Episode 5 Companion: Emperor Jie, Tang of Shang, the Thera Volcano, and Shang’s campaign against Xia



Relief rubbing of Emperor Jie of Xia, 17th and last Xia Emperor, ruled c. 1728-1675 BCE

Jie is center holding a halberd symbolizing oppression.  He is sitting on two kneeling women, showing his abuse of power.

Taken as rubbing from a Wu Family shrine in Shandong:


Jie was infamous for his orgies:




The Lord of Shang, Tang would rise against Jie and ultimately drive the Xia Emperors to extinction.  He will become the first of the succeeding Shang Dynasty:




In the final years of Jie’s reign, nature itself fell out of balance because of Heaven withdrawing its favor from the Xia Emperor.  Unseasonable weather, dimmed sun, heavy rains, yellow fog, and crop failure followed.

This was likely attributable to the contemporaneous Minoan Eruption event on the Greek island of Thera (Santorini)… The Minoan Eruption is the most power volcanic event in recorded human history – more than 5x as powerful as the Krakatoa Eruption of the late 19th century.  Volcanic winter would have been on a near-global scale, with weather affected for as much as 3 years following the event.

Location of Thera and dispersal of volcanic ash:




The blast and destruction of the then-powerful Minoan culture is likely the origin of the story of Atlantis.  

A view of Thera today:



Finally, a rough idea of Lord Tang’s campaign against Jie, as well as the extent of Xia/Shang power compared to the modern Chinese state:




Close-up of the region and campaign:



2 thoughts on “Episode 5 Companion: Emperor Jie, Tang of Shang, the Thera Volcano, and Shang’s campaign against Xia

  1. Great series! I’m catching up and got to this episode. Do you have a scientific reference for the link between Santorini and the volcanic winter? I’m particularly curious to know how the yellow fog is explained.

    1. All we can really say for certain, is that the Minoan eruption occurred at roughly the same time period as the alleged gear-shift from Xia to Shang (which is in and of itself a questionable affair… there’s more than a little evidence that both civilizations may have existed concurrently, at least in part, and that the official Chinese telling of this period is a political construct to give themselves 5k years of uninterrupted civilization… but I digress…)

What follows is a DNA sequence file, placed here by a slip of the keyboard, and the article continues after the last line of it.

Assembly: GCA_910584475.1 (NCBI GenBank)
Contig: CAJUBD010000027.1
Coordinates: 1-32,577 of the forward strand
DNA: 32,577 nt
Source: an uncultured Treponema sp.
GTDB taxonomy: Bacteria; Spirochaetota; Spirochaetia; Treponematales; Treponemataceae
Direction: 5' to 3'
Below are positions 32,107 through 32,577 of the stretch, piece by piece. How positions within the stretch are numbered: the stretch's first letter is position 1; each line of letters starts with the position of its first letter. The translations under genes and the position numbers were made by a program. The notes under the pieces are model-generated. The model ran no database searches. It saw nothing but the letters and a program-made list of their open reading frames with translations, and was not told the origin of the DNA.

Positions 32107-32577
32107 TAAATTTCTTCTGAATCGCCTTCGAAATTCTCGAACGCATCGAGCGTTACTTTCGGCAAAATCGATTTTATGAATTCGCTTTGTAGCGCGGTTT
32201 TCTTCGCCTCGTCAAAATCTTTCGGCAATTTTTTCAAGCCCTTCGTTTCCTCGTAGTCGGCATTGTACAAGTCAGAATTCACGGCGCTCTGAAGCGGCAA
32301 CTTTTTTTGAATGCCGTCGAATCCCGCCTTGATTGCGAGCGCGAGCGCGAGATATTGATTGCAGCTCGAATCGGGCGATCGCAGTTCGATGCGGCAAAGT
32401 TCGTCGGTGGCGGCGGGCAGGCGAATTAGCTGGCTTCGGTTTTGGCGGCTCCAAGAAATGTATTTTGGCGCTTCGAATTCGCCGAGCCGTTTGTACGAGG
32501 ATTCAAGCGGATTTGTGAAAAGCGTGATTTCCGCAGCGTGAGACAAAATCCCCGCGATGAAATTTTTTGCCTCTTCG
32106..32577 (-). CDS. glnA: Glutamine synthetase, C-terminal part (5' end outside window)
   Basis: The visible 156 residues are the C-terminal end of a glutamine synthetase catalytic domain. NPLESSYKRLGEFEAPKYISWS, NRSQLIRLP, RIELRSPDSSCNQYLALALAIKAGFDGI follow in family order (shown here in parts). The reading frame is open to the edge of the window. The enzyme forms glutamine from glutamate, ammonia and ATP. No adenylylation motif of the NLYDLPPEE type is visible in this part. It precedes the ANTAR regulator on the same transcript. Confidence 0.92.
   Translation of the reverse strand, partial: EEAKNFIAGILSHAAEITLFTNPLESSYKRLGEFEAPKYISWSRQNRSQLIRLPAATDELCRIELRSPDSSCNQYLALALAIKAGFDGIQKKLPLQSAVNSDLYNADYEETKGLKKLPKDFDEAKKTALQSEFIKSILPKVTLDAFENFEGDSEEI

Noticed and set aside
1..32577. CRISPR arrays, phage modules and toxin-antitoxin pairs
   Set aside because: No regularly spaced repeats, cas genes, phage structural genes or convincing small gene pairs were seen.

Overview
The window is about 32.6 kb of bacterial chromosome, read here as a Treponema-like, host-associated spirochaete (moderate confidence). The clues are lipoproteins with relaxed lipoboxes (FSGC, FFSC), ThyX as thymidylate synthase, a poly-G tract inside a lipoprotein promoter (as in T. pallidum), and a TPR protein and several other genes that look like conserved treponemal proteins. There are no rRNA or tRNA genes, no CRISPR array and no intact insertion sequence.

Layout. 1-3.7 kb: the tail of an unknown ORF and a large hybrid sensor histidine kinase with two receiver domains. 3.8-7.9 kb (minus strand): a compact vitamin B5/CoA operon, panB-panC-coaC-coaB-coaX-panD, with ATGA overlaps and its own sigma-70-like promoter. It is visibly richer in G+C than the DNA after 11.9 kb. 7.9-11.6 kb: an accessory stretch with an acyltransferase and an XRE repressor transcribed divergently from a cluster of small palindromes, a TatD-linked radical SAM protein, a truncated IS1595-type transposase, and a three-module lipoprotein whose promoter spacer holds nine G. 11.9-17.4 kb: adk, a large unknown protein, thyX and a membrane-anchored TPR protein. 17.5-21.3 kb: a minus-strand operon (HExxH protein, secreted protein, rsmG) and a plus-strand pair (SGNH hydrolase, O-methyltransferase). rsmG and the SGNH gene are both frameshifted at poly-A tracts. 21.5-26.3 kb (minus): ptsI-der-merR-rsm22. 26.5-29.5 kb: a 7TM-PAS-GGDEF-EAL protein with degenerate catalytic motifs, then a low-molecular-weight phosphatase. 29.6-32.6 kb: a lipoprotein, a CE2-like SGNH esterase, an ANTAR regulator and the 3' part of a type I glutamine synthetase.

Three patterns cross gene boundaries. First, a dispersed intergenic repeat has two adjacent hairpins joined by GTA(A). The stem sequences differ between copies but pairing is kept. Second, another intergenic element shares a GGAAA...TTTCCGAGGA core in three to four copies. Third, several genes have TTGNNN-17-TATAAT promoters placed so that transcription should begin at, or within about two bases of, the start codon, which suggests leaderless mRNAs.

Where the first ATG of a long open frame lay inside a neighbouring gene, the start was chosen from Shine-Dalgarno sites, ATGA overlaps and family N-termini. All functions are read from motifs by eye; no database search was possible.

In terms of scientific evidence, I’m afraid I’m going off of very little. We do know that Santorini erupted and wiped out one of the most powerful civilizations of the age, and we can be pretty certain that the wind patterns kicked the ash cloud toward East Asia. The fact that the stories of the Xia’s downfall include such bizarre weather and climate patterns – ones that are uncannily similar to what you’d expect from a volcanic disruption event, is fairly strong correlative evidence. But correlation and conjecture are as close as we’re likely to get… still quite a few miles away from scientific proof positive that a Greek volcano overthrew the Chinese dynasty.

      I defend the possibly-not-exactly-accurate storytelling of this era (both mine and others) as such: it’s all a fairy tale, this early. It’s writers from a thousand years after the fact more or less making stuff up based on the ruins of a preliterate civilization, and weaving it into a cohesive narrative that involves themselves. In terms of hard evidence, all we really know of the people who came to be known as the Xia is thtat sombody lived in that river delta at the time.

Leave a Reply

Fill in your details below or click an icon to log in:

WordPress.com Logo

You are commenting using your WordPress.com account. Log Out /  Change )

Google+ photo

You are commenting using your Google+ account. Log Out /  Change )

Twitter picture

You are commenting using your Twitter account. Log Out /  Change )

Facebook photo

You are commenting using your Facebook account. Log Out /  Change )


Connecting to %s